Approval of the $195 million settlement between KPMG and investors in possibly illegal tax shelters has stalled, as the sides reportedly renegotiate the terms of the deal.
KPMG attorneys filed papers in federal court in Newark, N.J. saying that the class-action settlement, preliminarily agreed to in September 2005, had been opted out of by more investors that originally assumed. Reports have said that more than 60 of 284 eligible investors rejected the terms of the deal and New York law firm Milberg Weiss Bershad & Schulman, which brokered the deal, is trying to persuade people who opted out to rejoin the case.
KPMG has the right to call off the deal if too many investors opt out, and the firm could instead challenge the claims individually.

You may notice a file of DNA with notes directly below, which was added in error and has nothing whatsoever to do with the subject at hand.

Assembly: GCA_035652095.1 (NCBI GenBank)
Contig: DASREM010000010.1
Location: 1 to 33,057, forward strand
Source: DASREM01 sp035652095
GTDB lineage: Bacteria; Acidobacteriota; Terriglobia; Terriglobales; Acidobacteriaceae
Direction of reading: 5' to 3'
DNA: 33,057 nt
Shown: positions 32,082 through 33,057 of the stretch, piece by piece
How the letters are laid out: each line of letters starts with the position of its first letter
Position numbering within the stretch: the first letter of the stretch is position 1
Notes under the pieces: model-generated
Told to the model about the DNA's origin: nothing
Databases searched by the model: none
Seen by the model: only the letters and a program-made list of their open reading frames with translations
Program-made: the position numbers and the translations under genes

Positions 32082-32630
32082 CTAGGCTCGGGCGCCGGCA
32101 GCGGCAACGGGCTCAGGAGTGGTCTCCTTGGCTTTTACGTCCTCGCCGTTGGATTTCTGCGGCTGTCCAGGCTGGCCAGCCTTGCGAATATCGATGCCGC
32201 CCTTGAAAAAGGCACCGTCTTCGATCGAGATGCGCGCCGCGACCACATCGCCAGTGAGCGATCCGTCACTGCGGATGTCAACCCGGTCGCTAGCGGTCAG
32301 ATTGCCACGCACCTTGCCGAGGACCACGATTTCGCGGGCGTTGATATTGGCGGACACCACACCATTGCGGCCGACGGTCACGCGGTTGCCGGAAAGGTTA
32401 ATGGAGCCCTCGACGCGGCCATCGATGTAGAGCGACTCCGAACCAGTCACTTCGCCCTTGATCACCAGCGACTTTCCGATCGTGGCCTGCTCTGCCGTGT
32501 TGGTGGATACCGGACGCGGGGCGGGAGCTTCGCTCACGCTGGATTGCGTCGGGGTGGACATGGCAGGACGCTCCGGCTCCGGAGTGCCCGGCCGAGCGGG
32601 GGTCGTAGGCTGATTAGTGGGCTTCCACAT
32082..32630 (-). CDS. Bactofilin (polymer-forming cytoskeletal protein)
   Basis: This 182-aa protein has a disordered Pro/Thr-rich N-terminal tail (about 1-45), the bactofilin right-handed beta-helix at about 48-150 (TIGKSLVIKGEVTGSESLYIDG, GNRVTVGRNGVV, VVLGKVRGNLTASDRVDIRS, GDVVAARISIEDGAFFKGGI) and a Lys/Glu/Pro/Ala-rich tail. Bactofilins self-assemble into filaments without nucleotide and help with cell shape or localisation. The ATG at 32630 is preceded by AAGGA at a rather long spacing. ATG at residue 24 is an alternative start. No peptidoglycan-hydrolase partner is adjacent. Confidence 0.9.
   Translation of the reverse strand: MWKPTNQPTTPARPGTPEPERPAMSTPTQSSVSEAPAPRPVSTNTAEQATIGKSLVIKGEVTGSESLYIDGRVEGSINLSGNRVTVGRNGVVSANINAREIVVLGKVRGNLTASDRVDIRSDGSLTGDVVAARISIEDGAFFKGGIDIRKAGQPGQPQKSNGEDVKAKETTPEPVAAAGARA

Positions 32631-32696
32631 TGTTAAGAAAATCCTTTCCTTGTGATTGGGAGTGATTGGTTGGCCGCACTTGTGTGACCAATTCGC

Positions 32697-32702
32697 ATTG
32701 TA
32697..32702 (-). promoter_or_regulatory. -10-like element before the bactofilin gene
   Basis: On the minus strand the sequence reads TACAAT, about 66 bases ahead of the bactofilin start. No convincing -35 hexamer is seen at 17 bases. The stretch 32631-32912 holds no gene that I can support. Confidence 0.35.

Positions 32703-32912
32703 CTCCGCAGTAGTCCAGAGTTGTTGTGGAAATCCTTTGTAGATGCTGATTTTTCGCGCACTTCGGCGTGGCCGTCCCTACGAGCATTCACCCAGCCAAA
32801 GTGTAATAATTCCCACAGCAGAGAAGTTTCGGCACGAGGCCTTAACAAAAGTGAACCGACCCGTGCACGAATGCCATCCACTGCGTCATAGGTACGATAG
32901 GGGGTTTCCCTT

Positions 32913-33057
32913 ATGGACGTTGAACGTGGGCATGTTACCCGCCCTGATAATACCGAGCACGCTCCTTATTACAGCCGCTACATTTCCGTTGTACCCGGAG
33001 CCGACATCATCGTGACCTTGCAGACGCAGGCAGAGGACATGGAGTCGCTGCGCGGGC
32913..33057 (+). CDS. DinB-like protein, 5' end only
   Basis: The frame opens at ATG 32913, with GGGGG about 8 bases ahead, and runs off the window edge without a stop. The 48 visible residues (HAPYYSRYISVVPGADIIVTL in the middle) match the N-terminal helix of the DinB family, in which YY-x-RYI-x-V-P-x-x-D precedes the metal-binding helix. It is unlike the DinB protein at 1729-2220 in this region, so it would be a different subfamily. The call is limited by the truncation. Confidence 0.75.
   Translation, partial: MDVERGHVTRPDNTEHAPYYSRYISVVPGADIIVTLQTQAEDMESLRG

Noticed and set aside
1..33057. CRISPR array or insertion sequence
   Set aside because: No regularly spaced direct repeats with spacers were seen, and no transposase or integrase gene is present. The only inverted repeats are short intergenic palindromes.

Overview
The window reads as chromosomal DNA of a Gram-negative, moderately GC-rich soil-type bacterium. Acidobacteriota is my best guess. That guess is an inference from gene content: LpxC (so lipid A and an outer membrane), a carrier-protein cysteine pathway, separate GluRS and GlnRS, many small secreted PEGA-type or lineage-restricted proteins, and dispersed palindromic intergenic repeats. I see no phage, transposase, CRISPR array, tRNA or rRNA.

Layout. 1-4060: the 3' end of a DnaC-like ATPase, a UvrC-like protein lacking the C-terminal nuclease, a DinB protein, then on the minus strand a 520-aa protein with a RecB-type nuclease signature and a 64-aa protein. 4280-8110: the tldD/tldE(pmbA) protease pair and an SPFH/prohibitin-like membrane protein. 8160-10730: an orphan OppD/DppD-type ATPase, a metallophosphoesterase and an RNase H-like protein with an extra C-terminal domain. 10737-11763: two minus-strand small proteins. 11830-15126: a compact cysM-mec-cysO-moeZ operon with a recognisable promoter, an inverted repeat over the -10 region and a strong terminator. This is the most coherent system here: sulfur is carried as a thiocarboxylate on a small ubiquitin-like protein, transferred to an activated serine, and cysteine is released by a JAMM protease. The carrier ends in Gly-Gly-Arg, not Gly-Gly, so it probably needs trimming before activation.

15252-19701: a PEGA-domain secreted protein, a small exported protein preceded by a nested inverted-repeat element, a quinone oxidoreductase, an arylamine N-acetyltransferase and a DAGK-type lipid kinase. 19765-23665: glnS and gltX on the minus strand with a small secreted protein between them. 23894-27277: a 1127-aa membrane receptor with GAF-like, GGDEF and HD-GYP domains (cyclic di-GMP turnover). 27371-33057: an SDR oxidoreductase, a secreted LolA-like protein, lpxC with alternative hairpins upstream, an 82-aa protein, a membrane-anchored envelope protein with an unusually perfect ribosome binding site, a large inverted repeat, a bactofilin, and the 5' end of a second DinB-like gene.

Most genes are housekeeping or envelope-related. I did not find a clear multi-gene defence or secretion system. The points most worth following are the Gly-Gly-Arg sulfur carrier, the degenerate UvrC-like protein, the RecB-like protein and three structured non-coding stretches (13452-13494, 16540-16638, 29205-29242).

A federal judge postponed approval of the settlement and didn't put a deadline on coming to an agreement. The settlement covers four tax shelters offered by KPMG, which the Internal Revenue Service has said are abusive and helped the 600 taxpayers who bought them avoid about $2.5 billion in taxes.
Sidley Austin Brown & Wood, the law firm that provided legal opinion letters supporting the shelters, is paying about 20 percent of the settlement.
The reported average payout was expected to be about $750,000. The remaining $30 million would go to Milberg Weiss.KPMG admitted criminal wrongdoing in creating the tax shelters and agreed to pay $456 million in penalties in September, as a grand jury in New York indicted 19 former KPMG executives and a lawyer for Sidley Austin Brown & Wood. Former clients have since brought dozen of lawsuits against KPMG.
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